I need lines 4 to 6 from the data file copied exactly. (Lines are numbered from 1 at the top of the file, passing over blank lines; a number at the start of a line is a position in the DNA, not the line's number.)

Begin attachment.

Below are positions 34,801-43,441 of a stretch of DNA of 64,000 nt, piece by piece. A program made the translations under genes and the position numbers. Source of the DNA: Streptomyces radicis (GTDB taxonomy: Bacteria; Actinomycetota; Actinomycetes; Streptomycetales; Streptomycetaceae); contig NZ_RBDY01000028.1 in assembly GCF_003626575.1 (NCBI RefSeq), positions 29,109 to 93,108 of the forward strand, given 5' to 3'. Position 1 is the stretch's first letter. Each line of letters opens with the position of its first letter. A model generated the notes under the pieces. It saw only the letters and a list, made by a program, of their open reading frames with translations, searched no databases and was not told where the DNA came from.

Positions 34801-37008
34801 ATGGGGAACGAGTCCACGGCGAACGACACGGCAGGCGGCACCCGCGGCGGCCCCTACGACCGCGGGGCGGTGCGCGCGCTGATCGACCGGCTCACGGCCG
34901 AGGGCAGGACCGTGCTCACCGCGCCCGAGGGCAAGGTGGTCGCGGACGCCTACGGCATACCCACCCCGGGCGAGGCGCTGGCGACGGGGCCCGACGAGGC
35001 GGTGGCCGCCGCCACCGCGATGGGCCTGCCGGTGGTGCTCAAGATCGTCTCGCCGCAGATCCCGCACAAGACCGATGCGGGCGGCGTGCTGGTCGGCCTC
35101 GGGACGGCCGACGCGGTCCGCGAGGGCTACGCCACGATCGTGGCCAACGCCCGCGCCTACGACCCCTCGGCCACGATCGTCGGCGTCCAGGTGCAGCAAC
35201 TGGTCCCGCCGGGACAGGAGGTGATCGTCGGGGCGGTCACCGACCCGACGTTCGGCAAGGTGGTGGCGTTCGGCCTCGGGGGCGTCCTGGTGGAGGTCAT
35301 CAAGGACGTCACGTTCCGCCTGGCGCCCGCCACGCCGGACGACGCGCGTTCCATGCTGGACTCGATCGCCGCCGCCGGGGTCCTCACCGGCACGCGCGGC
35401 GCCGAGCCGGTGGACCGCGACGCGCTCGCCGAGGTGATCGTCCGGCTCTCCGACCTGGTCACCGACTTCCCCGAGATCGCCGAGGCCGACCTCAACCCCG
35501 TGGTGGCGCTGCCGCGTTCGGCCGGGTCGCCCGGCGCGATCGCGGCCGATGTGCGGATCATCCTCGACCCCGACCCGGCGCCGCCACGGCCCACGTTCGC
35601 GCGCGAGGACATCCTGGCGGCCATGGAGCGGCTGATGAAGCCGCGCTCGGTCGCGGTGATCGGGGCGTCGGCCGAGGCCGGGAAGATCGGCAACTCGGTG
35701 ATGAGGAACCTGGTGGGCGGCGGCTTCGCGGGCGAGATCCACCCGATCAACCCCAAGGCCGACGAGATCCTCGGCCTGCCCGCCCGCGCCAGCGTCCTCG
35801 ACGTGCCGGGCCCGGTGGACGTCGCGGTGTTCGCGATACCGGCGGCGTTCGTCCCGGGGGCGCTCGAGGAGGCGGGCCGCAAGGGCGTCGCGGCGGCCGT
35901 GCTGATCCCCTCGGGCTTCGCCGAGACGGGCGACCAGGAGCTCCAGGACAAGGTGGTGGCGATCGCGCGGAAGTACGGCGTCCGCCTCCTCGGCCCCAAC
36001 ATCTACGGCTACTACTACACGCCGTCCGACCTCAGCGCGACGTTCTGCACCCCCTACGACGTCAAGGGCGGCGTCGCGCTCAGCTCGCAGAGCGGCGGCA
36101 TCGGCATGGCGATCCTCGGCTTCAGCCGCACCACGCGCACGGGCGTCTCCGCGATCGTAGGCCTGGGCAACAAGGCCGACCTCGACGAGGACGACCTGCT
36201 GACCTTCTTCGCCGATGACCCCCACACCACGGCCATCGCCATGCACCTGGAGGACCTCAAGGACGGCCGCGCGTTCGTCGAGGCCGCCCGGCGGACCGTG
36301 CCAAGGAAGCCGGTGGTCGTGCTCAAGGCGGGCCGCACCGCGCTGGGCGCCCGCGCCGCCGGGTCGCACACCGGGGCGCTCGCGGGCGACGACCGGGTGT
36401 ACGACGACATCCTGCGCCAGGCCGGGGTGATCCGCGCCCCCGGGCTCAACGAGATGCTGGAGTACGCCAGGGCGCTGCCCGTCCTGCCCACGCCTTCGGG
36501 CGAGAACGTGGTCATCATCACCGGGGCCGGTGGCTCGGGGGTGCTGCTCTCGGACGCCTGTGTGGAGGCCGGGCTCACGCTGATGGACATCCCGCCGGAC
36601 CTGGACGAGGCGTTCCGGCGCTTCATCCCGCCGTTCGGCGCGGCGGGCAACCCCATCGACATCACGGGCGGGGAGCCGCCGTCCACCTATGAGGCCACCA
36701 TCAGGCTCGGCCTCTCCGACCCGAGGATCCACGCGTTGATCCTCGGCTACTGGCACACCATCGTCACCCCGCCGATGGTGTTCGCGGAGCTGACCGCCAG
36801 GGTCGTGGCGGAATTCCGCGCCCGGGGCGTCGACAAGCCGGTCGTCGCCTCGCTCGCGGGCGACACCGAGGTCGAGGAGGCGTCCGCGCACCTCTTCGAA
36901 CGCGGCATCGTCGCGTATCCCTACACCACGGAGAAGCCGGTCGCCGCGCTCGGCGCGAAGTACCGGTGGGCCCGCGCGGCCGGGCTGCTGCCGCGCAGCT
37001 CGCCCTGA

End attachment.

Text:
34901 AGGGCAGGACCGTGCTCACCGCGCCCGAGGGCAAGGTGGTCGCGGACGCCTACGGCATACCCACCCCGGGCGAGGCGCTGGCGACGGGGCCCGACGAGGC
35001 GGTGGCCGCCGCCACCGCGATGGGCCTGCCGGTGGTGCTCAAGATCGTCTCGCCGCAGATCCCGCACAAGACCGATGCGGGCGGCGTGCTGGTCGGCCTC
35101 GGGACGGCCGACGCGGTCCGCGAGGGCTACGCCACGATCGTGGCCAACGCCCGCGCCTACGACCCCTCGGCCACGATCGTCGGCGTCCAGGTGCAGCAAC